Italy’s populist government on Friday said it would pull EU funding unless it agrees to take some of the 150 people stranded on an Italian coast guard ship.
Dozens of people have been blocked at the Sicilian port of Catania on the Diciotti since Monday night, because Rome is refusing to allow them to disembark without commitments from the EU to take some of them in.
However, a high-level meeting of a dozen EU member states in Brussels on Friday, held to discuss what officials said was the broader issue of the disembarkation of migrants rescued at sea, failed to produce an immediate solution for the Diciotti migrants.
“The European Union has decided to turn its back on Italy once again,” Italian Deputy Prime Minister Luigi Di Maio said on Facebook, adding that his nation had no choice but to “take a compensatory measure in a unilateral way.”
“They want the 20 billion euros [US$23.27 billion] paid by Italian citizens? Then let them demonstrate that they deserve it and that they are taking charge of a problem that we can no longer face alone. The borders of Italy are the borders of Europe,” he added.
Di Maio had earlier said that “if they decide nothing regarding the Diciotti and the redistribution of the migrants, I and the whole Five Star Movement [his party] will no longer be prepared to give 20 billion euros to the European Union every year.”
Under EU rules, people must seek asylum in their country of arrival, but Italy’s government has increasingly barred boats from docking at its ports.
Brussels quickly hit back at Di Maio’s comments.
“Unconstructive comments, let alone threats, are not helpful and they will not get us any closer to a solution,” European Commission spokesman Alexander Winterstein told a briefing. “The EU is a community of rules and it operates on the basis of rules, not threats.”
No deal was struck about the Diciotti migrants at the talks, as a source at the European Commission said: “This was not a meeting where decisions were taken.”
However, the source said they discussed “the need for a shared and rapid solution for the migrants on board of the Diciotti, as well as those most recently disembarked in Spain and Malta.”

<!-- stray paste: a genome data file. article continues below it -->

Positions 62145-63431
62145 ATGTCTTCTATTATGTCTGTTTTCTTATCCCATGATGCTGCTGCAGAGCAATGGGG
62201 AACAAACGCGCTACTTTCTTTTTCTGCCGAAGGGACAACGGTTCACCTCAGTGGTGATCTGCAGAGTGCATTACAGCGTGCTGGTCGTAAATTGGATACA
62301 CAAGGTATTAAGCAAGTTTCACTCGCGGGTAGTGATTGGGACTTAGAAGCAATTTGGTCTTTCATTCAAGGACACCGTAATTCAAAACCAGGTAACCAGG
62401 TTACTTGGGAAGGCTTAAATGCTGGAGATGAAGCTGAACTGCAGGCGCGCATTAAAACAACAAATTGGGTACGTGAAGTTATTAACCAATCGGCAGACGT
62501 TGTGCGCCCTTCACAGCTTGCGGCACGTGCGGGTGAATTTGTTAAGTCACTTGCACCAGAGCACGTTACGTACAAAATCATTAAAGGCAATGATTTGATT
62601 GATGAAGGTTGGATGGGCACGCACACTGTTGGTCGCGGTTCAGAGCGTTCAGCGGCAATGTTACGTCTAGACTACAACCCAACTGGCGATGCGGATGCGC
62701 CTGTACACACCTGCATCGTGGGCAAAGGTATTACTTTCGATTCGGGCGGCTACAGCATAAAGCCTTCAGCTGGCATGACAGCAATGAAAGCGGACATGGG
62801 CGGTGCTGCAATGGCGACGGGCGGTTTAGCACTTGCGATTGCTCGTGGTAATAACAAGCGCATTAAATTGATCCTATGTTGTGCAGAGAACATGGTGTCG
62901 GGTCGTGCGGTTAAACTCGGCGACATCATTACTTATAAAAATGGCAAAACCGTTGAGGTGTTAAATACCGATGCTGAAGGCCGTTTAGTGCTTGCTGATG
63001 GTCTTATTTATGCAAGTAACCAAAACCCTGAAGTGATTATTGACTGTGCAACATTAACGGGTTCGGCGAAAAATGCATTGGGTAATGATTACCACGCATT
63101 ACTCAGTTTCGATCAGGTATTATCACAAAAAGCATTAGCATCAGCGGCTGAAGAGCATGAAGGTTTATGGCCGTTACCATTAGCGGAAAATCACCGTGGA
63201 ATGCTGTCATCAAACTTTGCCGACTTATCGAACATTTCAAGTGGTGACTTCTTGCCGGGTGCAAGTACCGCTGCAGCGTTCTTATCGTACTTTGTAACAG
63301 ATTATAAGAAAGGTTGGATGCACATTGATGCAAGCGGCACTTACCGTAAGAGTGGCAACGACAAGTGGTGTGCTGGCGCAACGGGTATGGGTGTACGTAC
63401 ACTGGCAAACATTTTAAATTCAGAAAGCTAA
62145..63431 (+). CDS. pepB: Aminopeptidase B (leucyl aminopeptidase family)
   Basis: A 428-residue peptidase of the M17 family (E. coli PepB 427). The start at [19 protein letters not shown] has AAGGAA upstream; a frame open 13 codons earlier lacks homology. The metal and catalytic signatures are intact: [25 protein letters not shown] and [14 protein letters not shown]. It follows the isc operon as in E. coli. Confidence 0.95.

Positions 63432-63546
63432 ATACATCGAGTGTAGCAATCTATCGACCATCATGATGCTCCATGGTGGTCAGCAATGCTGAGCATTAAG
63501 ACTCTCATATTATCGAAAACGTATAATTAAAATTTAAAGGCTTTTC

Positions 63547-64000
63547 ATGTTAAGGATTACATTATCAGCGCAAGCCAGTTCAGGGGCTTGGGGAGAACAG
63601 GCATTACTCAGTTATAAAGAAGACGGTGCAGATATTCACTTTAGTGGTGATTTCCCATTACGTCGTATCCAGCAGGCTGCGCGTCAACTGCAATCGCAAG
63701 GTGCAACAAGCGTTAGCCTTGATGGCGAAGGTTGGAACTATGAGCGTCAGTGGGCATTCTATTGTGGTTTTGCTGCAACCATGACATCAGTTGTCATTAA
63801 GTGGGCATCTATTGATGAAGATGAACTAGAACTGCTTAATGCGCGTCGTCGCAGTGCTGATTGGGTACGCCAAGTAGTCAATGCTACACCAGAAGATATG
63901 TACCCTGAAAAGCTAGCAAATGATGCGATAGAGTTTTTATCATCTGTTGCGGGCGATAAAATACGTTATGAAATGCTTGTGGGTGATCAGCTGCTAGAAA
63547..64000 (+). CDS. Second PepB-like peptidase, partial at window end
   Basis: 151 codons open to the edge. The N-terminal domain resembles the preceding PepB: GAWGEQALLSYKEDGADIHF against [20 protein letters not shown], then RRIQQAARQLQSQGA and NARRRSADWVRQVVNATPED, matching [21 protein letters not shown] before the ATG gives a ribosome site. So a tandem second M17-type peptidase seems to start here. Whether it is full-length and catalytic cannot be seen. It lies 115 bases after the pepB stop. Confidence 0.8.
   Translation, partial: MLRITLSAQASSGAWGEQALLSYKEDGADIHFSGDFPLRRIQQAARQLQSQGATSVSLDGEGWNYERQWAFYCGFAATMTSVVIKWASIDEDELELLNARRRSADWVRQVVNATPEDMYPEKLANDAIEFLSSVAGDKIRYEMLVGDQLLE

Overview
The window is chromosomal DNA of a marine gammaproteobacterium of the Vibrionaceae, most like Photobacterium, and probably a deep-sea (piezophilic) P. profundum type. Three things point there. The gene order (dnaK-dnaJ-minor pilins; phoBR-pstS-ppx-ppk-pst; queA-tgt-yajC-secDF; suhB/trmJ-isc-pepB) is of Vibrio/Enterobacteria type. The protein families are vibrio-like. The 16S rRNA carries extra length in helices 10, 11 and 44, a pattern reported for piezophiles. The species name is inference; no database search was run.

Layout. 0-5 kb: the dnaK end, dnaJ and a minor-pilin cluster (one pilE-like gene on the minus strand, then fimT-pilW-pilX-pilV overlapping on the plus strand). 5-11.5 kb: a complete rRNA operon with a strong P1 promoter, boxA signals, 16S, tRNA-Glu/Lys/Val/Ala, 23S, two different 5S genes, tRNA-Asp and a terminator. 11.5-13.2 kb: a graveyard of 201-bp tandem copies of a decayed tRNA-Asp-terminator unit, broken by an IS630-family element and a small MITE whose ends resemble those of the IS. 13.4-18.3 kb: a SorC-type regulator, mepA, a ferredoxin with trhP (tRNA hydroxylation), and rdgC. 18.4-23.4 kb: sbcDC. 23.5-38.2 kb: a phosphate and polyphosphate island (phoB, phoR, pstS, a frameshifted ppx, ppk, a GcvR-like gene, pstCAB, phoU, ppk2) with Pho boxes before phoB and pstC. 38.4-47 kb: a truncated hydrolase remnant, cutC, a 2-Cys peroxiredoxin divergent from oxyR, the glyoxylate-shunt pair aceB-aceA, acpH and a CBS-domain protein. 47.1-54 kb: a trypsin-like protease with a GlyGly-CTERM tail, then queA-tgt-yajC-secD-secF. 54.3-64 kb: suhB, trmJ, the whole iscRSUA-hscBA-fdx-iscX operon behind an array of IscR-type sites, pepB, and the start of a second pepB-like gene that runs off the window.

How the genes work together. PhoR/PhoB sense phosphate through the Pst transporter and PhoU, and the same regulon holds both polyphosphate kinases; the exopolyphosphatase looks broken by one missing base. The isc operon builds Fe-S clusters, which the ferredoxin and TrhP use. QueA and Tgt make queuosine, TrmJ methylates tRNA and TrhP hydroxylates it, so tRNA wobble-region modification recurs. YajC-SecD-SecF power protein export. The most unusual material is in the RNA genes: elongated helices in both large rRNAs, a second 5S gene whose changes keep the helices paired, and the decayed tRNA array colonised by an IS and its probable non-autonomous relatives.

EU figures for 2016 say Italy contributed just less than 14 billion euros to the EU budget — less than 1 percent of its gross national income — while the bloc spent 11.6 billion euros in Italy.
Di Maio said that Italy did not want the “mickey taken out of us by the union’s other countries” on the distribution of migrants.
“The EU was born of principles like solidarity. If it is not capable of redistributing 170 people, it has serious problems with its founding principles,” he said in an interview with state broadcaster RAI.
Italian media reported that some of the migrants had started a hunger strike over their treatment. The coast guard said they had “refused to eat breakfast” on Friday.
Prosecutors were traveling to Rome to question officials, including Italian Minister of the Interior Matteo Salvini, about the illegal detention of those on board.
“If a judge wants to arrest me, I expect it, no problem,” Salvini said.
Salvini stopped the majority of the migrants from disembarking after they were rescued on Aug. 15.
His only concession was to allow 27 unaccompanied minors off the boat on Wednesday.
Opinion polls suggest that Salvini’s stance has boosted his far-right League party’s approval rating to about 30 percent — a more than 10 point jump from its showing in March’s election — and is now level with the Five Star Movement, with which it has governed Italy since early June.
Meanwhile, the French presidency called for a “coordinated, long-term European mechanism” to distribute migrants that would include Italy.
“There are forces in Italy that are looking to cooperate. We want to believe Italy wishes to play the game,” Elysee Palace said.
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